As Hurricane Sandy battered the East Coast, flooding homes, submerging cars and taking lives, Colleen Marron could only wonder if her family was safe.
From her college in Maine, Marron, 20, couldn't reach her parents, two brothers and sister -- who declined to evacuate their Long Beach, N.Y. home -- because cell service in the Long Island community had failed.
“It was scary because you don’t know what is going on,” said Marron, a student at Unity College. “You feel helpless.”
One year after Hurricane Sandy triggered a communications blackout across the country's most populous region, city governments, federal regulators and wireless carriers are still grappling with how to keep cell phones working in a disaster. Phone companies have come under pressure to ensure they can provide service in emergencies, and while they have taken steps to bolster their networks, many question whether it will be enough for the next big storm.
The search for answers has become increasingly urgent as storms grow in strength and frequency and rising numbers of people ditch their landlines. Today, almost 40 percent of households use only cell phones, relying on wireless networks to contact family, friends or 911 in an emergency.
Sandy exposed the weaknesses of wireless in a crisis. With electricity out for days, cell towers ran out of backup power. Sandy knocked out one-fourth of towers in the Northeast, leaving thousands unable to make calls.
The Marron's seaside home in Long Beach is wedged between the ocean and the bay. Colleen watched TV images depicting the streets of her hometown being transformed into rivers, but couldn't reach her family by phone for three days, leaving a series of increasingly concerned voice mails, she said.
"I didn't know if the water got so bad they had to get evacuate," she said. "I didn't know where they were or what was going on and that was the scariest part."
She went on Facebook to ask whether someone could check on them. She wrote: "My whole family should be there and I haven't heard anything from them all day ... I just want to know they are okay and safe and what their plans are."
Colleen's father, John, said he wanted to tell his daughter that despite 6 feet of water in their basement and three cars lost to floodwaters, they were fine.
"But there was no cell phone service for anybody," he said. "No matter who you had: Verizon, AT&T, Sprint. It was like being in the dark."
"Thank God we didn't need to make any emergency calls," he added.
Others weren't so lucky. Without cell service, one Long Beach resident walked nearly two miles to City Hall after the storm to notify someone that her mother had just died of natural causes, according to city manager Jack Schnirman.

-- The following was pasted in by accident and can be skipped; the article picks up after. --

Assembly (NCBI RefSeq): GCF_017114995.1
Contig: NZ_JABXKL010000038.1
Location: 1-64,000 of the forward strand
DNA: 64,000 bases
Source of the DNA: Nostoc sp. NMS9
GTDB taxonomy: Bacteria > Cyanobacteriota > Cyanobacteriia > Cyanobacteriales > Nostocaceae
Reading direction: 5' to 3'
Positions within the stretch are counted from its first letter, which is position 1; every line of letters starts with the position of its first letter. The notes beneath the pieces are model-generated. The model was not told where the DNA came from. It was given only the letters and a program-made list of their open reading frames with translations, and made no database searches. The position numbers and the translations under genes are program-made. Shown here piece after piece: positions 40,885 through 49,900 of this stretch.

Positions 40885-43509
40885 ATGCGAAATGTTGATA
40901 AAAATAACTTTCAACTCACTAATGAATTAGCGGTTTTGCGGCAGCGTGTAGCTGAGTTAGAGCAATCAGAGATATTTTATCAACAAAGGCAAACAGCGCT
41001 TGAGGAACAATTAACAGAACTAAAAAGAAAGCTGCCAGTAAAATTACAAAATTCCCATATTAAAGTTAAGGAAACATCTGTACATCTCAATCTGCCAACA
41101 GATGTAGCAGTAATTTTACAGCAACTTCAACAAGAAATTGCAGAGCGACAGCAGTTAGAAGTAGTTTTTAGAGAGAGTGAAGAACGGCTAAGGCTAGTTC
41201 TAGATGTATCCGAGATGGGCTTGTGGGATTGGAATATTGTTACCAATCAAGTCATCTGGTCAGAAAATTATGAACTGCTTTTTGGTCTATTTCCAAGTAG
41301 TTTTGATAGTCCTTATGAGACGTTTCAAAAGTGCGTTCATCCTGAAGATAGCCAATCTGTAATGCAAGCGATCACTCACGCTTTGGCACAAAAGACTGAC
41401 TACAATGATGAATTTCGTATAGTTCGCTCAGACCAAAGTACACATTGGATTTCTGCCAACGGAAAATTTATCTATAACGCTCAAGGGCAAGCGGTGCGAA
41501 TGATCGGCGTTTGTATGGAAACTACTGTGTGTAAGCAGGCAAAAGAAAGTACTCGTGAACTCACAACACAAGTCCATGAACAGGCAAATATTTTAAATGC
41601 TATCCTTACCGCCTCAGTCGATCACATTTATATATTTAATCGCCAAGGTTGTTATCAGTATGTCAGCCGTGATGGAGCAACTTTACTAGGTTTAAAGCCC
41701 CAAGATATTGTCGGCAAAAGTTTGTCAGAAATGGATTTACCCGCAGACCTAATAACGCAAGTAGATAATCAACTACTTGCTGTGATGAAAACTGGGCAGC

Since Sandy, many have argued that the Federal Communications Commission should require phone companies to install more backup batteries at cell towers.
"After Sandy hit, far too many impacted residents struggled to get service because far too many cell towers were rendered inoperable," Sen. Charles Schumer (D-N.Y.) said at a news conference last year. "In an age where many people only have cell phones, the bottom line is we must fix that problem ASAP."
But the wireless industry sued to fight off mandates for longer-lasting battery power after Hurricane Katrina. And today, carriers maintain that their towers have enough backup power and requiring more would be of little use if towers or lines connecting them to the network are damaged in a hurricane.
Instead, the Federal Communications Commission has proposed that carriers be required to publicly disclose how many of their towers stop working after storms. The new rule, if adopted, would help consumers choose which provider is most dependable in severe weather and “shame companies into beefing up their infrastructure,” said Howard Feld, senior vice president at Public Knowledge, a public interest group.
The wireless industry, however, says it has already spent the past year strengthening its networks to ensure cell service after the next hurricane.
AT&T, Verizon, Sprint and T-Mobile told The Huffington Post they have taken a variety of measures, investing in more generators and portable cell towers, upgrading cables that connect towers to the network, and expanding capacity so networks don’t jam when millions of people try to make calls at once.
But some remain skeptical that phone companies have done enough.
“I don't have a lot of confidence because there is no requirement for carriers to disclose to us what they have done,” Feld said.
“They can advertise massive improvements they have made, but at the end of the day, ‘Trust me, we got it next time,' is not very reassuring,'" he added.
One person in need of reassuring is Schnirman, the Long Beach city manager. In the days after Hurricane Sandy slammed into Long Beach, the city of 33,000 people was “in complete communications darkness,” he said.
Every cell tower in the Long Island community stopped working and representatives from wireless companies were nowhere to be found, he said.
Schnirman said he spent a week after the storm trying to persuade a wireless carrier, which he declined to name, to deploy a portable cell tower -- known as a "cell on wheels" -- to restore service in Long Beach.